#DEFCON: Hackers Can Use Netflix Account to Steal Banking Info
There are a lot of different risks to personal privacy, but one of the biggest could well be users themselves.
In a session at the Crypto and Privacy Village within the DEF CON 27 conference in Las Vegas, Cat Murdock, security analyst at GuidePoint Security, outlined a nightmare scenario seemingly straight out of an episode of Black Mirror (the session, coincidentally, was titled Black Mirror: You Are Your Own Privacy Nightmare – The Hidden Threat of Paying For Subscription Services).
Murdock detailed how simply having a Netflix account could potentially be the key that enables an attacker to gain access to a user’s banking information. She noted that approximately 60% of the adult population pays for some form of online subscription service, be it Netflix, Spotify or something else. She also noted that everyone with an online subscription has a bank account.
One way a financial institution verifies an account holder when they try to gain access is to verify a recent transaction, which is where subscription services come into play. Murdock observed that there are only so many plans that a subscription service offers and the payments typically recur at the same time every month.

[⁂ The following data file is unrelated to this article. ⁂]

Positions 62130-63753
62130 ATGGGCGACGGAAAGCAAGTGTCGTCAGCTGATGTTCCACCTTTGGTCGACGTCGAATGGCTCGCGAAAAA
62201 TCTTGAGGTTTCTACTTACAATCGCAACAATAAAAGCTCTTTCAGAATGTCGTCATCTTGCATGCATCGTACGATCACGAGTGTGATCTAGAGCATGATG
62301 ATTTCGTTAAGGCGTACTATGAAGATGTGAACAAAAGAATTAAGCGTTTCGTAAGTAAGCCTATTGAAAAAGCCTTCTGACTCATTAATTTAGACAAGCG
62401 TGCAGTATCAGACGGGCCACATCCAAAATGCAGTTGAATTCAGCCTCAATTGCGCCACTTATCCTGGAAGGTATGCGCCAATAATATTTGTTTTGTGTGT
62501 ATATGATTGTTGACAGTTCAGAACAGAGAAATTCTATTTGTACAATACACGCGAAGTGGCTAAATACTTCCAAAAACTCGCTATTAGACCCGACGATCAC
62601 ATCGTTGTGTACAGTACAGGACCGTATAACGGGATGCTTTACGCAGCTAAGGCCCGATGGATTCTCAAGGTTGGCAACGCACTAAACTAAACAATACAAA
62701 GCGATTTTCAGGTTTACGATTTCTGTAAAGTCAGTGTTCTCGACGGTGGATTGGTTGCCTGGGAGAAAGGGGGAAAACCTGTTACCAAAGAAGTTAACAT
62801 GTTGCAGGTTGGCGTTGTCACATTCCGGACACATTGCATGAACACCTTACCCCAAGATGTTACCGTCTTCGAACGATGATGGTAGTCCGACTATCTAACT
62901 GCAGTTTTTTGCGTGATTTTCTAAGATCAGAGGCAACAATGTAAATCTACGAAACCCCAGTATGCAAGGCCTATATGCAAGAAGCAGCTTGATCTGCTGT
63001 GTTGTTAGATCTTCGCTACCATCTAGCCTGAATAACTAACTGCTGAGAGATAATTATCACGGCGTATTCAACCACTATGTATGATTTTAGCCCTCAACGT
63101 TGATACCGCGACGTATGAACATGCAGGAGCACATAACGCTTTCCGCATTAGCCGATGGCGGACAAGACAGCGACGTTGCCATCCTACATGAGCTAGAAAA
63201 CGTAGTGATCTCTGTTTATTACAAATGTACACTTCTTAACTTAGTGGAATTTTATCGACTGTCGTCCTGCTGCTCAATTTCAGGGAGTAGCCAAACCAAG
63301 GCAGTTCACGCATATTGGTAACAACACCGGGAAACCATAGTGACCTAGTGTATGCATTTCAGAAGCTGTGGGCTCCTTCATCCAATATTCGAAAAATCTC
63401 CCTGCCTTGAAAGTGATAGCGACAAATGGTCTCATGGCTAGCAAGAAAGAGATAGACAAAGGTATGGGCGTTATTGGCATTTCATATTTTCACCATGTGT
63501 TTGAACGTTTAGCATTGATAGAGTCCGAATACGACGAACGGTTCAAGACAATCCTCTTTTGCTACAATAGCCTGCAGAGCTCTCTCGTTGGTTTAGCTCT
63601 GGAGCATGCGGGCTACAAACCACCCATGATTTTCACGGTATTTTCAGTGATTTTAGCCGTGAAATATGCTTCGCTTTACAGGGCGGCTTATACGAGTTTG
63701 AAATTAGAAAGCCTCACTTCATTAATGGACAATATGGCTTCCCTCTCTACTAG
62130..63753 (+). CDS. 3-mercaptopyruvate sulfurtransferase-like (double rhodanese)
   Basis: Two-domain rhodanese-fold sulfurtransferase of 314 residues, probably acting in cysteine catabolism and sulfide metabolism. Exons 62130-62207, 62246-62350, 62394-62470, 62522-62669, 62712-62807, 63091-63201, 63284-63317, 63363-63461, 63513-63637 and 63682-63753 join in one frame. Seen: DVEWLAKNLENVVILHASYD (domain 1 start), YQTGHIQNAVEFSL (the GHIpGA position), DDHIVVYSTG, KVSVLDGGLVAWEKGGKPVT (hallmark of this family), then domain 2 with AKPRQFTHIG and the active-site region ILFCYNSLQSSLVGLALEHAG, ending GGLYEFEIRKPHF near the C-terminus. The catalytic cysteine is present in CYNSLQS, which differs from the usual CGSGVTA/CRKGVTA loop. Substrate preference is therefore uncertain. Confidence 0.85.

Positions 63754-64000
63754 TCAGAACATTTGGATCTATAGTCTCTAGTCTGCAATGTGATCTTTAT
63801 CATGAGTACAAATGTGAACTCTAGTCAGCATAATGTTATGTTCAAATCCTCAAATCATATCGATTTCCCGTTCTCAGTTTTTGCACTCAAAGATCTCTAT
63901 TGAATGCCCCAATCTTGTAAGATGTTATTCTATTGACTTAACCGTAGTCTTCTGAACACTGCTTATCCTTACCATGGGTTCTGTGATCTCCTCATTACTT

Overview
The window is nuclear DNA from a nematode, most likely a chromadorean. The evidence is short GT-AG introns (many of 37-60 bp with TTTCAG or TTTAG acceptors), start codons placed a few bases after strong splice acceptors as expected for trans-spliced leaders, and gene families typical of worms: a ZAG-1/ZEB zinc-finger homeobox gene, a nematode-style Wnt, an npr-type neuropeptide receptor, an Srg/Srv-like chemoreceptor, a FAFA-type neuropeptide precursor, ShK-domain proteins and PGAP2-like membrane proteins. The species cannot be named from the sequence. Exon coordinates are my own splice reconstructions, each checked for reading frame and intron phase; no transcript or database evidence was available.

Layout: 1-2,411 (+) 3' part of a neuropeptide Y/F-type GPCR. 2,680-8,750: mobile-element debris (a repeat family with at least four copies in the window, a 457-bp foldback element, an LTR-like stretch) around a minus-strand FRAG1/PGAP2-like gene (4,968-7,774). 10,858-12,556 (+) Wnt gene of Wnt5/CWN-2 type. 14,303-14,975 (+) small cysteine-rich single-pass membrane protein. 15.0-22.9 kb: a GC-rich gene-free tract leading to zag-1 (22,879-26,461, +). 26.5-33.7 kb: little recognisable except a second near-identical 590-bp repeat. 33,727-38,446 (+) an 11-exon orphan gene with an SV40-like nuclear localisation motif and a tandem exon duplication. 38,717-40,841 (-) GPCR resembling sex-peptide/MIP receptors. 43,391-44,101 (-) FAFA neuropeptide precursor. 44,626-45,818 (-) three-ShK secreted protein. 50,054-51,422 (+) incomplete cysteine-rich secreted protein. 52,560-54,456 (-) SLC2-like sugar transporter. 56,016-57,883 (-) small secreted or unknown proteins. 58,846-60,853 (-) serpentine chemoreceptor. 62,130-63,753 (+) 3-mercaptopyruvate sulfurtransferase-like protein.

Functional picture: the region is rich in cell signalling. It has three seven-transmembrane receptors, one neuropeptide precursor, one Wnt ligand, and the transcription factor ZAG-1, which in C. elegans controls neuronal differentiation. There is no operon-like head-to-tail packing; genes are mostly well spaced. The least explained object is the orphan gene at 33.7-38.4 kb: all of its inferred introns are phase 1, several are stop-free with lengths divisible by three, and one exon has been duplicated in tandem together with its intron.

She also noted that a lot of people will comment about their subscriptions on social media, identifying that they just paid again or have continued their subscriptions.
“People love to talk about their subscriptions,” she said. “This is quality open source intelligence [OSINT].”
To test her theory for the presentation, Murdock opened up a new bank account. During the presentation, she played audio recordings of her interactions with the bank, using OSINT and social engineering skills to gain access, which she ultimately was able to achieve.
“It's not your bank’s fault that you use Netflix and it’s not Netflix’s fault that you charge it to the bank,” she said. “It's incumbent on us as users to pay attention to these things, to understand that they're happening.
“Remember that any service provider you use is only responsible for their own privacy terms, and, quite frankly, as we have seen, they don’t always do that well either,” she added.
As a result, Murdock suggested that it is ultimately up to each individual to take care of their privacy themselves. She recommended that individuals be very aware of what they’re choosing to share with the world and who can see it.
“Make sure that you’re owning your own privacy and you know, try and do routine hygiene checks,” she said. “Pick a day every quarter or every month and ask: What am I signed up for? What is new? What am I going to share or did somebody else share something about me?”
Source: Information Security Magazine